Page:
Big isn’t necessarily better and the 50-seat Finborough Theatre has set about proving that over and over again for the last 35 years.
Founded in 1980, the bijou London venue presents plays and musical theatre focused on new writing, as well as rediscovering neglected works from the 19th and 20th Centuries. The theatre came under threat in 2015 as the freeholder of the building sought to develop flats above the auditorium. Plans were rejected by the council and the threat ofredevelopment passed.
Continuing our series of talking to 16 Artistic Directors and Chief Executives from across the country, The Finborough’s Artistic Director Neil McPherson talked to Glen Pearce about the year just gone and hope for the future.
What have been your theatrical highlights (and challenges) of 2015?
For the Finborough, it’s been another packed year as we present 24 shows a year. Highlights included the world premiere of My Eyes Went Dark, which was a huge success and Danielle Tarento’s production of Jerry Herman’s The Grand Tour. Good to do a traditional Broadway musical every now and then! And also writing my first play, I Wish To Die Singing – Voices from the Armenian Genocide (which has also just been published by Oberon Books).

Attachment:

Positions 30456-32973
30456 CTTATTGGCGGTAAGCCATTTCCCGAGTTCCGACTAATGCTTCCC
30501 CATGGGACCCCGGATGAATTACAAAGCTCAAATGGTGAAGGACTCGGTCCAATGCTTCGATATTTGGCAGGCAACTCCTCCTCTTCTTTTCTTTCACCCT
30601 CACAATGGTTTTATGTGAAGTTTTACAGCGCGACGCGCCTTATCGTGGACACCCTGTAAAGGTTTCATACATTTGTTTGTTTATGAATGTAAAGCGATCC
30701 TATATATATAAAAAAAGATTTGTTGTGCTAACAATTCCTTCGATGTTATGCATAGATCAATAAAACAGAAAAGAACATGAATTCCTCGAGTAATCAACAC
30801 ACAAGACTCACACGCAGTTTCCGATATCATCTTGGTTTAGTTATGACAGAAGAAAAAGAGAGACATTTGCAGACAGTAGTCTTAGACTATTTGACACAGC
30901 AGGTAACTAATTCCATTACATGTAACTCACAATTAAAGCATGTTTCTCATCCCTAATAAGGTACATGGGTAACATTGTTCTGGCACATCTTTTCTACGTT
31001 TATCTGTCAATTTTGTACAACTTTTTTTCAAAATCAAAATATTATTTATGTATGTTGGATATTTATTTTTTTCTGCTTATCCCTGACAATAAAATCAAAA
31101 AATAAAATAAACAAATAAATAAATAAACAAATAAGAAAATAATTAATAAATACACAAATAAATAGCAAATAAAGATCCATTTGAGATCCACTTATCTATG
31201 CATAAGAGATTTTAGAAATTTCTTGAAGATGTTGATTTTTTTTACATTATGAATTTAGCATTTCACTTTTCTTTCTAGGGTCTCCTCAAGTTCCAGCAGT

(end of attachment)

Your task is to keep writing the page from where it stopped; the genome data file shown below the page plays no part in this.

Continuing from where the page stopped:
What do you see as the highlights (and challenges) for your organisation in 2016?
The Council turning down a planning application that may have threatened our future was a big highlight – though I suspect that will become more and more of an issue for small London theatres. As always, our biggest challenge is funding (and the lack of it). We’re desperately working towards paying everyone properly but, obviously, that’s easier said than done when the theatre has only 50 seats.
What is your theatrical New Year’s resolution?
To get away from the Finborough and see more work elsewhere.
Excluding funding, if you were Minister for Culture what is the one aspect of the arts sector you’d like to change?
Just the funding!
To find out more about The Finborough Theatre visit www.finboroughtheatre.co.uk